Using the option direct has the effect that the mmap file is not closed until all references to binaries coming out of read/pread have been garbage collected. This is a consequence of that such binaries are referring directly to the mmap'ed memory.

When passing auto_unlink option to emmap:open/4, the memory mapped file will be automatically deleted when it is closed.

Shared memory without using mutable binaries

This example preserves the immutability of binaries but allows emmap to have visibility of memory changes between Erlang processes and also between OS processes.

$ erl -pa _build/default/lib/emmap/ebin
eshell#1> {ok, F, _} = emmap:open("/tmp/q.bin", 0, 128, [auto_unlink, shared, create, read,
$ erl -pa _build/default/lib/emmap/ebin
eshell#2> {ok, F, _} = emmap:open("/tmp/q.bin", 0, 128, [auto_unlink, shared, create, read,
eshell#1> emmap:pwrite(F, 0, <<"abcdefg\n">>).
eshell#2> emmap:pread(F, 0, 8). % Changes in eshell#1 are visible in eshell#2
{ok, <<"abcdefg\n">>}
$ head -1 /tmp/q.bin            # They are also visible in another OS process reading from file

Here it is without the shared option:

$ erl -pa _build/default/lib/emmap/ebin
eshell#1> emmap:close(F).
eshell#1> f(F), {ok, F, _} = emmap:open("/tmp/q.bin", 0, 128, [auto_unlink, create, read,
--> s        % Start a new shell process inside the same Erlang VM
--> c 2      % Connect to the new shell
eshell#2> f(F), {ok, F, _} = emmap:open("/tmp/q.bin", 0, 128, [auto_unlink, create, read,
--> c 1      % Switch back to the 1st shell
eshell#1> emmap:pwrite(F, 0, <<"1234567\n">>).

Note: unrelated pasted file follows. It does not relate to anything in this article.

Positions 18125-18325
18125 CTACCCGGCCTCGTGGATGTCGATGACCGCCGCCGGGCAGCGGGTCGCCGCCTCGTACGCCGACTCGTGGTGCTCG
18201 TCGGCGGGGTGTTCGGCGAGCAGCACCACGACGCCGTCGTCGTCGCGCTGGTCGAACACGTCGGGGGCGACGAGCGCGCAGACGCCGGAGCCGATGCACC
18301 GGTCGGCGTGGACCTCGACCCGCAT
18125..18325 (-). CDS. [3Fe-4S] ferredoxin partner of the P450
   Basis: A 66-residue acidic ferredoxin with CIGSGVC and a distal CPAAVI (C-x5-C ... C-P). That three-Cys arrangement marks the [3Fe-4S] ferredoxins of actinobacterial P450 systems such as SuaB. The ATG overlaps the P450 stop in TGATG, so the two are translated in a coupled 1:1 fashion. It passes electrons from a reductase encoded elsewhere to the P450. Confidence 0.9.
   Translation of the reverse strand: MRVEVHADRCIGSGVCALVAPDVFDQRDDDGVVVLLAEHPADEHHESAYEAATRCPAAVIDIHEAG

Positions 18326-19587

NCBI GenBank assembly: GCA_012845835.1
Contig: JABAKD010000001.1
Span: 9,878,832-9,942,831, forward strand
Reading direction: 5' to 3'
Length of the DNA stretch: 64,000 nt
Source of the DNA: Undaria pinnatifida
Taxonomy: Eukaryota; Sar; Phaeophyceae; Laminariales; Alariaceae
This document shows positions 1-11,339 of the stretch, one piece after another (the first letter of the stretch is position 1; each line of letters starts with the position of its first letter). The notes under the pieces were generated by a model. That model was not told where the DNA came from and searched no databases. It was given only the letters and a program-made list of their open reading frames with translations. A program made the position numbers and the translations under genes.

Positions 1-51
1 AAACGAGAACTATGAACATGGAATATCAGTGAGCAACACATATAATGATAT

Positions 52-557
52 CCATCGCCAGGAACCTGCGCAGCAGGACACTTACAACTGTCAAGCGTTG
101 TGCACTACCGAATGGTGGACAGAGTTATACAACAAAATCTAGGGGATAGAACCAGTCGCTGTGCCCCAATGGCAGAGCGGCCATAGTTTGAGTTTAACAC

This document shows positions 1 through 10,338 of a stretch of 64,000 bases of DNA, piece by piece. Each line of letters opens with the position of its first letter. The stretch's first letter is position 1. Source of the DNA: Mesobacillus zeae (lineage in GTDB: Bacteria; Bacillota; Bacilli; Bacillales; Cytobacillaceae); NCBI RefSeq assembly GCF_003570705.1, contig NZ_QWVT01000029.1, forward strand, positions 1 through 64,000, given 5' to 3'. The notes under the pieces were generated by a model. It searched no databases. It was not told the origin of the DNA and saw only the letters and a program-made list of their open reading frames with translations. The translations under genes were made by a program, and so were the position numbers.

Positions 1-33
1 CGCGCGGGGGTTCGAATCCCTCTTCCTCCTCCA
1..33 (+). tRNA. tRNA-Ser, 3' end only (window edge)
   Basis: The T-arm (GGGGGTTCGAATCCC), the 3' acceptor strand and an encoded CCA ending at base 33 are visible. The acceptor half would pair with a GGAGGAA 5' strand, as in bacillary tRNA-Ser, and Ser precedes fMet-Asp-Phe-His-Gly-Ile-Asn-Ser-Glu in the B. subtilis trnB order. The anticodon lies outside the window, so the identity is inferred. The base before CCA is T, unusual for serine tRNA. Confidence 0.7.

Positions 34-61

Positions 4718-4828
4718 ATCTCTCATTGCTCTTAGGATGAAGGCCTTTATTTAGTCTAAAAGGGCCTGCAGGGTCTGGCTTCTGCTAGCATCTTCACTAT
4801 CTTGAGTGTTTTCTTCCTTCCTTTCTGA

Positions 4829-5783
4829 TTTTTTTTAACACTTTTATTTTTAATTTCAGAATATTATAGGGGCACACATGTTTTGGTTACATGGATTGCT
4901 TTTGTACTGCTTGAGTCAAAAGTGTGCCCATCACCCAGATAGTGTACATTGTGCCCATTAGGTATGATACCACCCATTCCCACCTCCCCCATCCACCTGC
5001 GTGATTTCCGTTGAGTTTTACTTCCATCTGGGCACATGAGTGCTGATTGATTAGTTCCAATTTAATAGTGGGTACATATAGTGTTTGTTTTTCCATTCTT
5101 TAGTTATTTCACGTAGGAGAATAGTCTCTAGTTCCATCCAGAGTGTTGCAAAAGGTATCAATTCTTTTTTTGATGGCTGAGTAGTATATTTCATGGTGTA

--> c 2      % Switch to the 2st shell
eshell#2> emmap:pread(F, 0, 8).
{ok,<<0,0,0,0,0,0,0,0>>}    % changes from shell1 are invisible in the shell2 Erlang process
# Run this in another terminal
$ head -1 /tmp/q.bin        # returns no data because changes in shell1 are invisible

Persistent FIFO used as a container or guarded by a gen_server process.

The emmap_queue module implements a persistent FIFO queue based on a memory-mapped file. This means that in-memory operations of enqueuing items are automatically persisted on disk.

A queue used as a container will persistent messages stored in queue on disk, and has constant time complexity of the push and pop operations. The open/3 is given an initial storage in bytes, which will automatically grow unless the fixed_size option is provided, in which case when the queue becomes full, a push/2 call will return {error, full}. In the example below we are using auto_unlink option which automatically deletes the memory mapped file at the end of the test case (something you might not want in other cases):

{ok, Q} = emmap_queue:open(Filename, 1024, [auto_unlink]),
ok = emmap_queue:push(Q, a),
ok = emmap_queue:push(Q, {b,1}),
ok = emmap_queue:push(Q, {c,d}),
a     = emmap_queue:pop(Q),
{b,1} = emmap_queue:pop(Q),
{c,d} = emmap_queue:pop(Q),
nil   = emmap_queue:pop_and_purge(Q).

Use emmap_queue:pop_and_purge/1 to reclaim the space in memory when the queue becomes empty.

When a queue is wrapped in a gen_server, it is suitable for use in a multi-process use cases. This is implemented using emmap_queue:start_link/4,emmap_queue:enqueue/2, and emmap_queue:dequeue/1 functions. In the example below we are using the auto_unlink option which automatically deletes the memory mapped file at the end of the test case (something you might not want in other cases):

{ok, Pid} = emmap_queue:start_link(?MODULE, Filename, 1024, [auto_unlink]),
ok = emmap_queue:enqueue(Pid, a),
ok = emmap_queue:enqueue(Pid, {b,1}),
ok = emmap_queue:enqueue(Pid, {c,d}),
a     = emmap_queue:dequeue(Pid),
{b,1} = emmap_queue:dequeue(Pid),
{c,d} = emmap_queue:dequeue(Pid),
nil   = emmap_queue:dequeue(Pid).